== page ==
eCite Digital Repository

Dementia is associated with poorer quality of care and outcomes after stroke: an observational study

Citation

Callisaya, ML and Purvis, T and Lawler, K and Brodtmann, A and Cadilhac, DA and Kilkenny, MF, Dementia is associated with poorer quality of care and outcomes after stroke: an observational study, Journals of Gerontology. Series A: Biological Sciences and Medical Sciences pp. 1-8. ISSN 1079-5006 (2020) [Refereed Article]


Preview
PDF
287Kb
  

Copyright Statement

The Author(s) 2020. Published by Oxford University Press on behalf ofThe Gerontological Society of America. This is a pre-copyedited, author-produced version of an article accepted for publication in Journals of Gerontology. Series A: Biological Sciences and Medical Sciences following peer review. The version of record is available online at:

DOI: doi:10.1093/gerona/glaa139

Abstract

Background: To determine if pre-existing dementia is associated with poorer quality of care and outcomes after stroke in the acute hospital phase.

Methods: This was a retrospective analysis of pooled data from the Australian Stroke Foundation national audit conducted in 2015 and 2017. Dementia status was obtained from the medical records. Processes of care to assess quality included: stroke unit care, time dependent therapy, nursing/allied health assessments and preparation for discharge. Outcomes included in-hospital complications, independence on discharge and destination. Logistic regression was used to examine associations between dementia status and processes of care. Multilevel random effects logistic regression, with level defined as hospital, was used to examine associations between dementia status and outcomes.

Results: There were 683/7070 (9.7%) audited patients with dementia included. Patients with dementia were less likely to be treated in stroke units (58.3% versus 70.6%), receive thrombolysis if an ischemic stroke (5.8% versus 11.1%), have access within 48 hours to physiotherapy (56.4% versus 69.7%) or occupational therapy (46.8% versus 55.6%), see a dietitian if problems with nutrition (64.4% versus 75.9%), or have mood assessed (2.6% versus 12.3%). Patients with dementia were more likely to receive no rehabilitation (aOR 1.88 95%CI 1.25, 2.83) and be discharged to residential care (aOR 2.36 95%CI 1.50, 3.72).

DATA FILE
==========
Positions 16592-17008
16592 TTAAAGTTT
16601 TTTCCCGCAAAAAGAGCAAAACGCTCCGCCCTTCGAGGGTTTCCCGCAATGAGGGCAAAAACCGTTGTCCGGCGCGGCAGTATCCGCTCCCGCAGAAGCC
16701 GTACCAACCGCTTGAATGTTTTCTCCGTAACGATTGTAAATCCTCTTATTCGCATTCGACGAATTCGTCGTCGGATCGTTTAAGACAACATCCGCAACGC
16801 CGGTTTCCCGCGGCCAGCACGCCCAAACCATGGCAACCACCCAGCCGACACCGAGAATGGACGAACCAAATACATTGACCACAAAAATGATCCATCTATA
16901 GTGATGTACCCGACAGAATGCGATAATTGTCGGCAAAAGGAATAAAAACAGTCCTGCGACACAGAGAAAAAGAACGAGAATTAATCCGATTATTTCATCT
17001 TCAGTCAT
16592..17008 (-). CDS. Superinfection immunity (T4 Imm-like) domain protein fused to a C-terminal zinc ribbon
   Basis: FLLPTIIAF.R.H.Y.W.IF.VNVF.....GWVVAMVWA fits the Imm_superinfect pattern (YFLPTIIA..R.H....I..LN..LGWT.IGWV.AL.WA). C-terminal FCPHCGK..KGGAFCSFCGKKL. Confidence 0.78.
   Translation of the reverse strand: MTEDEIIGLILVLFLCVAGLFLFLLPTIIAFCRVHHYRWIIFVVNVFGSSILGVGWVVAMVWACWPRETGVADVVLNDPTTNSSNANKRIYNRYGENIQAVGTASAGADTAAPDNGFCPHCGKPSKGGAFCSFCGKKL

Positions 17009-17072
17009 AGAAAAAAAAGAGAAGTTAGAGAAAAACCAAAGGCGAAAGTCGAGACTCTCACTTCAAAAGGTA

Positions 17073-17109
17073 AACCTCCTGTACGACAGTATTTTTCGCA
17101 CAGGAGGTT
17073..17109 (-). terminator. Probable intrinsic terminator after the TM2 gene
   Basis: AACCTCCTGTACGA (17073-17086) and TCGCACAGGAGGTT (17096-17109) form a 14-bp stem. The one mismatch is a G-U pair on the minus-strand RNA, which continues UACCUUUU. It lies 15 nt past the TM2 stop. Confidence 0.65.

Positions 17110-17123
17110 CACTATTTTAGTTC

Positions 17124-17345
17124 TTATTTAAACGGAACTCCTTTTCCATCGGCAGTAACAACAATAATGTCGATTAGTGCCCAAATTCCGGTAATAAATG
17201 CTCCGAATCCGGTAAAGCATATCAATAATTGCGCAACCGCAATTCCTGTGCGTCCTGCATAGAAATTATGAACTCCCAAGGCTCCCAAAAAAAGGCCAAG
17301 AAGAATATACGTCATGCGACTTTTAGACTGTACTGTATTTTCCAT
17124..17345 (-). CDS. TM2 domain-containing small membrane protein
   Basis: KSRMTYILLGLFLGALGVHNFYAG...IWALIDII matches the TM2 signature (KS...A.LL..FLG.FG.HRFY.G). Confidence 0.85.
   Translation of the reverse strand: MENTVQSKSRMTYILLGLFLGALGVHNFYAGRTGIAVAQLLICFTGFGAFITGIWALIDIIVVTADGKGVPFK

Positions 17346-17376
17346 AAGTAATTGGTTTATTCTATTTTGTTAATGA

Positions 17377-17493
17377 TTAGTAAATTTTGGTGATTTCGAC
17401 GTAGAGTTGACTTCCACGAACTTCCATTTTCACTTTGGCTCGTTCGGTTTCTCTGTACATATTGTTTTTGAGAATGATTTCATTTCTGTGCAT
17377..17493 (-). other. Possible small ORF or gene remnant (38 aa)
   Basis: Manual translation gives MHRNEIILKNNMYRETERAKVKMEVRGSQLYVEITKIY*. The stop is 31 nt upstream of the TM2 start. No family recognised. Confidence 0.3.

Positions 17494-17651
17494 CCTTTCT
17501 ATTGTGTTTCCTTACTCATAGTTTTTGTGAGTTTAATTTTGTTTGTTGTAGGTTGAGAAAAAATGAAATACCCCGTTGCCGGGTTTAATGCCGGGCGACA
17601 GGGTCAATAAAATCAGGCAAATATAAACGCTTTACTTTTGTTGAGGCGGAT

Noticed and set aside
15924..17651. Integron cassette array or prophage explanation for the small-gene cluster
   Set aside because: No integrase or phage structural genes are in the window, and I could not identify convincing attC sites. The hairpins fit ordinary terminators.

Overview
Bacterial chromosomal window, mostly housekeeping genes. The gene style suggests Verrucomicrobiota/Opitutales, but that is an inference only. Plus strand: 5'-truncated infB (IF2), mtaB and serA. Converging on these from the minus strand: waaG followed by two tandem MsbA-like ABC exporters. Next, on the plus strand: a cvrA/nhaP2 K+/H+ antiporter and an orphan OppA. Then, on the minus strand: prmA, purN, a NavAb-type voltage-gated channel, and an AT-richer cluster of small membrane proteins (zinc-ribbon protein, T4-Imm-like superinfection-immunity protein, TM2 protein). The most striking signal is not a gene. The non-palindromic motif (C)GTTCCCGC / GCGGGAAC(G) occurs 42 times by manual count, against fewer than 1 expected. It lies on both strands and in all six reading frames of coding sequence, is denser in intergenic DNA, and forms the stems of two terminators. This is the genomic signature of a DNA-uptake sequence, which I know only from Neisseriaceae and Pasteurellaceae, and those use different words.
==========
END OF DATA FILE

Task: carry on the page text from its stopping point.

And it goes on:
Conclusion: People with dementia received poorer quality of care and had worse outcomes after stroke. Our findings raise questions regarding equity and the need for better understanding of why the quality of care differs after stroke for people with dementia.

Item Details

Item Type:Refereed Article
Keywords:acute, dementia, observational, outcomes, stroke
Research Division:Biomedical and Clinical Sciences
Research Group:Neurosciences
Research Field:Central nervous system
Objective Division:Health
Objective Group:Clinical health
Objective Field:Clinical health not elsewhere classified
UTAS Author:Callisaya, ML (Dr Michele Callisaya)
UTAS Author:Lawler, K (Dr Katherine Lawler)
ID Code:139972
Year Published:2020
Funding Support:National Health and Medical Research Council (1135761)
Web of Science® Times Cited:1
Deposited By:Menzies Institute for Medical Research
Deposited On:2020-07-21
Last Modified:2021-03-26
Downloads:1 View Download Statistics

Repository Staff Only: item control page